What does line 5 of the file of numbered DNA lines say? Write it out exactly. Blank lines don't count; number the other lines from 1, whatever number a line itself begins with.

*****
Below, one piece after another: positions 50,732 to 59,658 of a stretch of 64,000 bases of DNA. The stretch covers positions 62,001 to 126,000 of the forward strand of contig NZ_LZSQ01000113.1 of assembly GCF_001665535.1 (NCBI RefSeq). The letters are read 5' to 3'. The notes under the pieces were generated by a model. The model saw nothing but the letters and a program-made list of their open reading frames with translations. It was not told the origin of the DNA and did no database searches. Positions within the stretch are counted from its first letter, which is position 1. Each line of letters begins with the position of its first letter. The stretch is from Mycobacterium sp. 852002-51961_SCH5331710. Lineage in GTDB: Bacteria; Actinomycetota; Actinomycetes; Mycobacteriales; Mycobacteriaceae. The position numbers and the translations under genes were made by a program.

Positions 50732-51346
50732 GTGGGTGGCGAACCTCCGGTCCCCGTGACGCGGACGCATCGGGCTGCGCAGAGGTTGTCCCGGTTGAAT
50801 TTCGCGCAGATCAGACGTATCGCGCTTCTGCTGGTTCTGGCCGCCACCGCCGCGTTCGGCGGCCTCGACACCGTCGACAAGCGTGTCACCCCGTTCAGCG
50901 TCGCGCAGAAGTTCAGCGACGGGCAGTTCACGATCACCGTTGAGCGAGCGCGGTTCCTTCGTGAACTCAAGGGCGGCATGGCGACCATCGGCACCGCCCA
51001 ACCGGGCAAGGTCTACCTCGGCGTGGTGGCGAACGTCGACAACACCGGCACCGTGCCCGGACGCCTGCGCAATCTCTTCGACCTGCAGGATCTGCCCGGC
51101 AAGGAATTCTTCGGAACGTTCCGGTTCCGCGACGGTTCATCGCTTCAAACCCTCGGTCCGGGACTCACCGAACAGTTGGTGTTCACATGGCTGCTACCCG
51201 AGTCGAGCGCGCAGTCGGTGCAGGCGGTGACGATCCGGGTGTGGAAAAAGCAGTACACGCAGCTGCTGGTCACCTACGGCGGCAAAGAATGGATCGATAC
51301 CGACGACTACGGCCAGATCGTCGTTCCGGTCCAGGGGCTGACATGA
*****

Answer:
50901 TCGCGCAGAAGTTCAGCGACGGGCAGTTCACGATCACCGTTGAGCGAGCGCGGTTCCTTCGTGAACTCAAGGGCGGCATGGCGACCATCGGCACCGCCCA